When Eyjafjallajokull erupted on April 14th no one could have foreseen the havoc it would cause. Although it caused very little harm in Iceland, the effects of the ash cloud have been felt far and wide all over Europe.
The repercussions have caused a ripple effect. As a result of the ash cloud, flights cannot take off as the ash is dangerous to aircraft engines. Without flights, many people are stuck in Europe not able to get out and many are stuck outside unable to get in. When you consider that a majority of these are businessmen, entertainers, doctors, etc the impact of Eyjafjallajokull becomes much more serious.
But there is a silver lining in all of this. Every day of grounded flights means a reduction in carbon emission levels. True, volcanoes also emit carbon dioxide but Eyjafjallajokull’s emissions are in the 15,000 ton range. As of yesterday, the grounding has prevented over 2.8 million tons of carbon dioxide from being released in to the atmosphere. Although this is a small amount by global standards it still remains a blessing in disguise.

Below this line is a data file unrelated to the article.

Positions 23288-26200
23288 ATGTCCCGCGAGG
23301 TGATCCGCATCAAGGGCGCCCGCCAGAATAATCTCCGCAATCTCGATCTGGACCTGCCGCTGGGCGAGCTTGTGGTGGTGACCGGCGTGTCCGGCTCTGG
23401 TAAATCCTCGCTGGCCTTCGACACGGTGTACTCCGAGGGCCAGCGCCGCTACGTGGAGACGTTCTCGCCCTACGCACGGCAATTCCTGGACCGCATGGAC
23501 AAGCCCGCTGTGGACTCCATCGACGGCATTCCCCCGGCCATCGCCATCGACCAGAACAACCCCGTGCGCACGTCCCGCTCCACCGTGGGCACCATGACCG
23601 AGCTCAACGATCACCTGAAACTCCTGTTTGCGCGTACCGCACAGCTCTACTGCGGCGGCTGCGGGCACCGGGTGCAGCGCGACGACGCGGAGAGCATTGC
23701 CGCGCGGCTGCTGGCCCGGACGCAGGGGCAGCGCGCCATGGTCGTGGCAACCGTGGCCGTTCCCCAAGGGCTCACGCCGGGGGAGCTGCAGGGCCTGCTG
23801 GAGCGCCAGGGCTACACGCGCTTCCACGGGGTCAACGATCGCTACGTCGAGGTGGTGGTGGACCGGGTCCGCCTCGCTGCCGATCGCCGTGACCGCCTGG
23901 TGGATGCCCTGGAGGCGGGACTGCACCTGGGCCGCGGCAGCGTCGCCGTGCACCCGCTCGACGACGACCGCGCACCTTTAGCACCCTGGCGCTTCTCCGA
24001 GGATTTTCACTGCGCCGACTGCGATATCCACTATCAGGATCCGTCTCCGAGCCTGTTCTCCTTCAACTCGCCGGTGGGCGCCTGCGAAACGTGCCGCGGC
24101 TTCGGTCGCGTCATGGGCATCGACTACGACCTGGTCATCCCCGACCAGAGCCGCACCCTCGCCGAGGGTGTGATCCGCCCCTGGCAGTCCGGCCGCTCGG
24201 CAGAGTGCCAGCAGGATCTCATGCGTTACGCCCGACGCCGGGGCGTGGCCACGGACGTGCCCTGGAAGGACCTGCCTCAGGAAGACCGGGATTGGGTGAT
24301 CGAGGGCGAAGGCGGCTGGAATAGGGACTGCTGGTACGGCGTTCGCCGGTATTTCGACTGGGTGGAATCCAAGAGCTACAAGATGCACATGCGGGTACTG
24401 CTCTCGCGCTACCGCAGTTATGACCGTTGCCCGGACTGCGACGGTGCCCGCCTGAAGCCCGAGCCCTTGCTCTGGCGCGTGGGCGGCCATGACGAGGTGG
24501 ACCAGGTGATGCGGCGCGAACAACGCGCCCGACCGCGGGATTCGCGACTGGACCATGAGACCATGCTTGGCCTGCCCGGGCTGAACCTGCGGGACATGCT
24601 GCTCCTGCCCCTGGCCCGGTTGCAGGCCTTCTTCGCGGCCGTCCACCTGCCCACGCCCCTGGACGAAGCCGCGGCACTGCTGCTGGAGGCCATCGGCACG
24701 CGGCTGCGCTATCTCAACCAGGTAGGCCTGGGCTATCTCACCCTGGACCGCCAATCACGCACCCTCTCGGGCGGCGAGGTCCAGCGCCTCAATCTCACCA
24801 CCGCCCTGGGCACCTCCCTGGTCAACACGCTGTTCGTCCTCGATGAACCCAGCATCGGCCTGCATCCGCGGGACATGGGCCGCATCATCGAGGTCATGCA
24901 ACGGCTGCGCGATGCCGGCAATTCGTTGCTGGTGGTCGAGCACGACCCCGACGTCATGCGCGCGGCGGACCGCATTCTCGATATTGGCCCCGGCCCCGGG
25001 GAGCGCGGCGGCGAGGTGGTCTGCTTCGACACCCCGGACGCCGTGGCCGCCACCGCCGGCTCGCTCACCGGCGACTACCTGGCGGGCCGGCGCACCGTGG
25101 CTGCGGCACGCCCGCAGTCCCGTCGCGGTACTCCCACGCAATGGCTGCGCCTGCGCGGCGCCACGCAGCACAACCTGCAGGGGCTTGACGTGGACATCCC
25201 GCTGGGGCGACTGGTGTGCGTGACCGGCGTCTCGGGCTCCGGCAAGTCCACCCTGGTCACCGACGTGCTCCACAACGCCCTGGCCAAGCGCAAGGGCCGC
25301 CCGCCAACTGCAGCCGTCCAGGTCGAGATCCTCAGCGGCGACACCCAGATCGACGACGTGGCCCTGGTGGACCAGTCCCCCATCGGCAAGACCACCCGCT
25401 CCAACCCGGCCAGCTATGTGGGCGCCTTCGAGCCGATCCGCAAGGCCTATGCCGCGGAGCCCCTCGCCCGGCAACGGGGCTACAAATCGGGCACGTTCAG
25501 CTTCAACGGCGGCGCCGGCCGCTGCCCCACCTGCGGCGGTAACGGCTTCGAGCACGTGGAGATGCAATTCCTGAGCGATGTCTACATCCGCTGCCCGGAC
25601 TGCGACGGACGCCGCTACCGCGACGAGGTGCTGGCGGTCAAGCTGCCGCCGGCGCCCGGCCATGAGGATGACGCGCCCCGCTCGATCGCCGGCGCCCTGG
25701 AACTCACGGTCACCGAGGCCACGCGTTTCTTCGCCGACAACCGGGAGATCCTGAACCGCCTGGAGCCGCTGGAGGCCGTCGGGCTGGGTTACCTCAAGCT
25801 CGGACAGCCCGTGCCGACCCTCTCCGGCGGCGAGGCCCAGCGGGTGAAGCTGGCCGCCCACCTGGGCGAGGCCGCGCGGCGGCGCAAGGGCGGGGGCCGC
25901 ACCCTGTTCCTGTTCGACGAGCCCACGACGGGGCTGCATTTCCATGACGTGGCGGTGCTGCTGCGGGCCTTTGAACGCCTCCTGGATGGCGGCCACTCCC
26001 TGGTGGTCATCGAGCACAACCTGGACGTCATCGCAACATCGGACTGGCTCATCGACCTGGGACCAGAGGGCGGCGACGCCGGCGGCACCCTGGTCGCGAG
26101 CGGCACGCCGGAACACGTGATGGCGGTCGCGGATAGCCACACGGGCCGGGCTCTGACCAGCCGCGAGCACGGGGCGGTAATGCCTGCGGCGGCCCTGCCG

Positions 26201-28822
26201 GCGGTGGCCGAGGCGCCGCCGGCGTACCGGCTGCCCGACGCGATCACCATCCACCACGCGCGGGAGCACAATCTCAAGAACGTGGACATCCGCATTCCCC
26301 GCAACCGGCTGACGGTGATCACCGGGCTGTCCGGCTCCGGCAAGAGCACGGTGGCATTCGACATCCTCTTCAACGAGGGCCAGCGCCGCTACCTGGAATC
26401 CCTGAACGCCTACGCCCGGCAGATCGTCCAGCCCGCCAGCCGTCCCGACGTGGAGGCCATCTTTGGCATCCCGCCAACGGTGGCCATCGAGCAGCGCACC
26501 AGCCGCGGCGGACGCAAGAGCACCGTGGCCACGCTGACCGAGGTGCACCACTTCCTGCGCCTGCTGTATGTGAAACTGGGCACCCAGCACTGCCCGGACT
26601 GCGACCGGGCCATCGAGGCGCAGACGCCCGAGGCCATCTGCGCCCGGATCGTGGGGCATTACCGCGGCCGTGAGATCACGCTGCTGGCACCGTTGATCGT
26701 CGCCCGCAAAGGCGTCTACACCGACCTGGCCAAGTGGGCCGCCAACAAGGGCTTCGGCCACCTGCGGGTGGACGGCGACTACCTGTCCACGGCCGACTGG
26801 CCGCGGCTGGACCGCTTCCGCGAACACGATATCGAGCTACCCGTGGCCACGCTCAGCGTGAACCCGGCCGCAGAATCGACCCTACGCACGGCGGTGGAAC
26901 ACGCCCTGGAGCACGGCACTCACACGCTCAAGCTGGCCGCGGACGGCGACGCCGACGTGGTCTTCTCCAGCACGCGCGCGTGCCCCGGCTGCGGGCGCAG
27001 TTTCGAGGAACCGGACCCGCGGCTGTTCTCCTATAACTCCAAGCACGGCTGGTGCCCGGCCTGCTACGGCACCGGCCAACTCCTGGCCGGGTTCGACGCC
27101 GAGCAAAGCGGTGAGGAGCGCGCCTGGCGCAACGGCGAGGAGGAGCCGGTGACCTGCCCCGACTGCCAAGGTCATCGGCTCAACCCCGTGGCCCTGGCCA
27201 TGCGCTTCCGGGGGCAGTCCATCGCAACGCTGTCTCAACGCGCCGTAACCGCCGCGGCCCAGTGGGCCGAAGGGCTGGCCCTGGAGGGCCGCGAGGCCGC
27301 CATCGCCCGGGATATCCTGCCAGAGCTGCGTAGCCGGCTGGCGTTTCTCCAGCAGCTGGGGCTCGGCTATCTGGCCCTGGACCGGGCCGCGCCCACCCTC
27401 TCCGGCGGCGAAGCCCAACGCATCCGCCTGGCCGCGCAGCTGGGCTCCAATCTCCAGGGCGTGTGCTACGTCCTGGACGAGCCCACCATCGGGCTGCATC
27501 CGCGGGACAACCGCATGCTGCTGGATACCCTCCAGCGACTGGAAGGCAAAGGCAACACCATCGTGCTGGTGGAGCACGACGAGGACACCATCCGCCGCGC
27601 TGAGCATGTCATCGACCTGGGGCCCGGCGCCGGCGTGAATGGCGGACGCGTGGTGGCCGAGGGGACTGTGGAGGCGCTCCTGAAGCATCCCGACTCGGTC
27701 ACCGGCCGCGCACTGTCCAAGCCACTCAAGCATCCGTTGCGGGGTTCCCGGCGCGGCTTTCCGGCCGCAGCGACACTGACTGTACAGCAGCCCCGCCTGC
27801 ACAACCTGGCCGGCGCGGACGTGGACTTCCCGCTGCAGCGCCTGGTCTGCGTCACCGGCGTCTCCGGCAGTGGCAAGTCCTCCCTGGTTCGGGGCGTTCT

However, Eyjafjallajokull will not cool down the planet as previously hoped. The volcano simply does not have the force (so far) to drive the ash cloud into the stratosphere where it could have a long lasting effect. Unlike Mt. Pinatubo in the Philippines, which dropped surface temperatures to drop by almost 1 degree globally in 1991, the Icelandic volcano could only manage to cloud the troposphere. Although the amount of ash coming out of the volcano is now lessening, this has given rise to new fears. Over the last 1,100 years the volcano Katla has always erupted soon after Eyjafjallajokull. The bad news is Katla is far bigger and far more dangerous.